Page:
Risk factors of hospitalization for carpal tunnel syndrome among the general working population

Show full item record



Permalink

http://hdl.handle.net/10138/313486

Citation

Hulkkonen , S , Shiri , R , Auvinen , J , Miettunen , J , Karppinen , J & Ryhanen , J 2020 , ' Risk factors of hospitalization for carpal tunnel syndrome among the general working population ' , Scandinavian Journal of Work, Environment & Health , vol. 46 , no. 1 , pp. 43-49 . https://doi.org/10.5271/sjweh.3835

Title: Risk factors of hospitalization for carpal tunnel syndrome among the general working population
Author: Hulkkonen, Sina; Shiri, Rahman; Auvinen, Juha; Miettunen, Jouko; Karppinen, Jaro; Ryhanen, Jorma
Contributor: University of Helsinki, Department of Surgery
University of Helsinki, Finnish Institute of Occupational Health (TTL)
University of Helsinki, HUS Musculoskeletal and Plastic Surgery
Date: 2020
Language: eng
Number of pages: 7
Belongs to series: Scandinavian Journal of Work, Environment & Health
ISSN: 0355-3140
URI: http://hdl.handle.net/10138/313486
Abstract: Objectives Carpal tunnel syndrome (CTS) causes a considerable amount of sick leave and healthcare costs. The etiology of CTS is multifactorial, involving both personal and occupational risk factors. To date, few prospective cohort studies on occupational risk factors of CTS have examined the general working population. Methods The study population consisted of participants from the Northern Finland Birth Cohort of 1966 who attended the 31-year follow-up in 1997 and were working >= 3 days a week in a paid job (N=6326). Information on socio-economic status, weight and height, smoking, exposure to occupational physical factors, and long-term illnesses was collected at baseline in 1997. Data on hospitalizations due to CTS came from the Care Register for Health Care, 1997-2016. Results Between 1997 and 2016, 3.4% of the participants had been hospitalized (attended secondary care) for CTS. After adjusting for confounders, women [hazard ratio (HR) 3.77, 95% confidence interval (CI) 2.70-5.25], overweight/obese participants (HR 1.69, 95% CI 1.29-2.22), smokers (HR 1.48, 95% CI 1.12-1.96), farmers and manual workers (HR 3.02, 95% CI 1.85-4.92 compared with upper clerical workers), lower clerical workers (HR 1.74, 95% CI=1.08-2.80), workers exposed to hand vibration (HR 2.29, 95% CI 1.48-3.54) and participants with physically demanding jobs (HR 1.71, CI 1.06-2.76) were at increased risk of hospitalization for CTS. Physically demanding work increased the risk of hospitalization for CTS for overweight/obese participants at baseline, but not for participants of normal weight. Conclusions Excess body mass and occupational physical factors increase the risk of hospitalization for CTS. Excess body mass potentiates the adverse effects of strenuous work on CTS.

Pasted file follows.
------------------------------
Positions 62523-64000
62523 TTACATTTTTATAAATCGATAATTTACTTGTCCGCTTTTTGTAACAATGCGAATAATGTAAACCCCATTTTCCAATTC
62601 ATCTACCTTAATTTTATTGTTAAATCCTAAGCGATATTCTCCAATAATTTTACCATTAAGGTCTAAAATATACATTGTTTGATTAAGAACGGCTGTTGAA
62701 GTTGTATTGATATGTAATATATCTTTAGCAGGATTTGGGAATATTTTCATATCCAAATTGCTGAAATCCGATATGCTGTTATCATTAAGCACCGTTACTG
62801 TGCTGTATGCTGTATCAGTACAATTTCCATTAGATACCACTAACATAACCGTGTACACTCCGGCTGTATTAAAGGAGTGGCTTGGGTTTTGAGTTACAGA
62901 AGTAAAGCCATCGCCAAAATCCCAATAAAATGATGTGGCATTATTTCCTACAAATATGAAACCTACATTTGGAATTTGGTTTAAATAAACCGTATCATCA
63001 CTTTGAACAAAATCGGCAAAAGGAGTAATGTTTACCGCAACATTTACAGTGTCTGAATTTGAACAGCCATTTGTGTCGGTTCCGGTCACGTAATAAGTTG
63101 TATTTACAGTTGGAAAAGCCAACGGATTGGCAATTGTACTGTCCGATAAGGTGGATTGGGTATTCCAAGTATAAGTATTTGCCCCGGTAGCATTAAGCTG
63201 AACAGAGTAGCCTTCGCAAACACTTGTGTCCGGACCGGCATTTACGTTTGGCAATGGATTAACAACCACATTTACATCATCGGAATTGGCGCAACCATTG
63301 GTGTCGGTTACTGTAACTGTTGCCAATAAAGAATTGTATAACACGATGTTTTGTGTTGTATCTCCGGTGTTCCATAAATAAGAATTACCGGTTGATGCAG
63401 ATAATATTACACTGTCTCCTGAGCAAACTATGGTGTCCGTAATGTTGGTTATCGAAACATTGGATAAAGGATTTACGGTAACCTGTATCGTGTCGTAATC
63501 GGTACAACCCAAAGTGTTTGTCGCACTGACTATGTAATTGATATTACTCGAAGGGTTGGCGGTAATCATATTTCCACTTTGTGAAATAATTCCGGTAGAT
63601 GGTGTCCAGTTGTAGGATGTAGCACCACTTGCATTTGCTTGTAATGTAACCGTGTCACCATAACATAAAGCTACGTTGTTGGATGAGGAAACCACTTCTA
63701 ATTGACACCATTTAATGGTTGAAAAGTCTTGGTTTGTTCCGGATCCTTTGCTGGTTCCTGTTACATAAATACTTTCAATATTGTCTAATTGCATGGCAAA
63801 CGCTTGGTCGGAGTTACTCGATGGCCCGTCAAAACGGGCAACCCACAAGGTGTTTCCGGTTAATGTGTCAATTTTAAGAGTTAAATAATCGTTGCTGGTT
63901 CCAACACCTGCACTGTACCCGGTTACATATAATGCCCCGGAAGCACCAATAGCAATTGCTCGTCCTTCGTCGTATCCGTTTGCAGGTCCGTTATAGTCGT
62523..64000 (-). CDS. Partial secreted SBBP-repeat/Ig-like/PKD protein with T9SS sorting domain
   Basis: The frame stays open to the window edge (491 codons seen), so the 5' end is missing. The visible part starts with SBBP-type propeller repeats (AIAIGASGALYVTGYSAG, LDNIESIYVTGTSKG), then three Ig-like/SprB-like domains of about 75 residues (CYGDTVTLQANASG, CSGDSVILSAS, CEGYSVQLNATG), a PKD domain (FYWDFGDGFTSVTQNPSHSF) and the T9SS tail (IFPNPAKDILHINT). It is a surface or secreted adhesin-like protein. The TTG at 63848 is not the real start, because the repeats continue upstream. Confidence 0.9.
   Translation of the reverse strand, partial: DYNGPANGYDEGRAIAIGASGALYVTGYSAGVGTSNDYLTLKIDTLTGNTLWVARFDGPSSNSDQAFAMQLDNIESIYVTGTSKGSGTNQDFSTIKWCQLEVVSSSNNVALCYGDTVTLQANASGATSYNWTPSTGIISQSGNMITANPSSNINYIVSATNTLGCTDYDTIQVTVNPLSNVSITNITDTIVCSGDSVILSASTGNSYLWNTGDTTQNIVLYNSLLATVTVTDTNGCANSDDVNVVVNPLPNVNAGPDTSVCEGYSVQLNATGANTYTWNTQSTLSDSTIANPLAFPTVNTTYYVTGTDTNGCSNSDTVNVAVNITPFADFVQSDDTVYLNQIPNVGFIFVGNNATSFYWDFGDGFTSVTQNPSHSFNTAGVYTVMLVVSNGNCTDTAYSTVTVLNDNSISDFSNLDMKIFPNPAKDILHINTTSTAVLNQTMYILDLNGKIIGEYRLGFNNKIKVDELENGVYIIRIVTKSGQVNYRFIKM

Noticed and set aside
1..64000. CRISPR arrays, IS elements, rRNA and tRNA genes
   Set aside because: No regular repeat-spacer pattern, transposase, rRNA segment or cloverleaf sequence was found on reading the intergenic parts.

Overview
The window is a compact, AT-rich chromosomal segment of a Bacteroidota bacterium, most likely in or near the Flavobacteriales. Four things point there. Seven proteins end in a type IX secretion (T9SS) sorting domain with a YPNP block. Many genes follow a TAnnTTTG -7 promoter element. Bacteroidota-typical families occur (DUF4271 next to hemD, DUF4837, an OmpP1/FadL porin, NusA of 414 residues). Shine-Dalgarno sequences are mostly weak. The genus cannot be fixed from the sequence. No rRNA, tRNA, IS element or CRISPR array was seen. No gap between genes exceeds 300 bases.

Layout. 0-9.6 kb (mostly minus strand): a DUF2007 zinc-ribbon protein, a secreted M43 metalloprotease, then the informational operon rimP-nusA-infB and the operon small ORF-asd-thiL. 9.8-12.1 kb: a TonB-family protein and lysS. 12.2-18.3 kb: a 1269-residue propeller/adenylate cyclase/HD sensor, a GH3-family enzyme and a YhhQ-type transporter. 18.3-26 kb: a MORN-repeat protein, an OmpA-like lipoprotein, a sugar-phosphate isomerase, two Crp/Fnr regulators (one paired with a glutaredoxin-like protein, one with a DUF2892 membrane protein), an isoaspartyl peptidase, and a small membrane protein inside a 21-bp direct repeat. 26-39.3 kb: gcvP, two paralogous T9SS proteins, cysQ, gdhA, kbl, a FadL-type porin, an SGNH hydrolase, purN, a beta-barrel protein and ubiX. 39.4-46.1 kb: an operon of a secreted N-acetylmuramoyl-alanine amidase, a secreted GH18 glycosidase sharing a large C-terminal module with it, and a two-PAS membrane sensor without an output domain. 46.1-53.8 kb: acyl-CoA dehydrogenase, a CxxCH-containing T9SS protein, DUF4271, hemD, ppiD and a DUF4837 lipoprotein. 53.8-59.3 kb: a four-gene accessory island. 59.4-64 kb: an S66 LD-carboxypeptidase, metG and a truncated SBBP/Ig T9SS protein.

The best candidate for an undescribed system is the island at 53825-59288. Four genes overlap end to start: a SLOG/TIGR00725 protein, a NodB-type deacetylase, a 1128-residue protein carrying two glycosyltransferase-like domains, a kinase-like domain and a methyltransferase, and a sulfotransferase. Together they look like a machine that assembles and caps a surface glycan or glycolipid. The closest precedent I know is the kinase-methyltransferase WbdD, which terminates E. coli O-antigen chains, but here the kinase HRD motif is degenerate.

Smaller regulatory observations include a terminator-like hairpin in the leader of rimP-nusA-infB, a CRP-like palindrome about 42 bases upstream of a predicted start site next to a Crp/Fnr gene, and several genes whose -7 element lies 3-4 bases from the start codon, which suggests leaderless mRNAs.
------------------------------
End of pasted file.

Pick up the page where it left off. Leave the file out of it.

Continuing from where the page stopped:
Subject: cohort study
median nerve
musculoskeletal disorder
occupational exposure
overweight
MANUAL WORK
PREVALENCE
INDUSTRIAL
PREDICTORS
DISORDERS
EXPOSURE
3142 Public health care science, environmental and occupational health
Rights:


Files in this item

Total number of downloads: Loading...

Files Size Format View
43_49_hulkkonen_1.pdf 1.140Mb PDF View/Open

This item appears in the following Collection(s)

Show full item record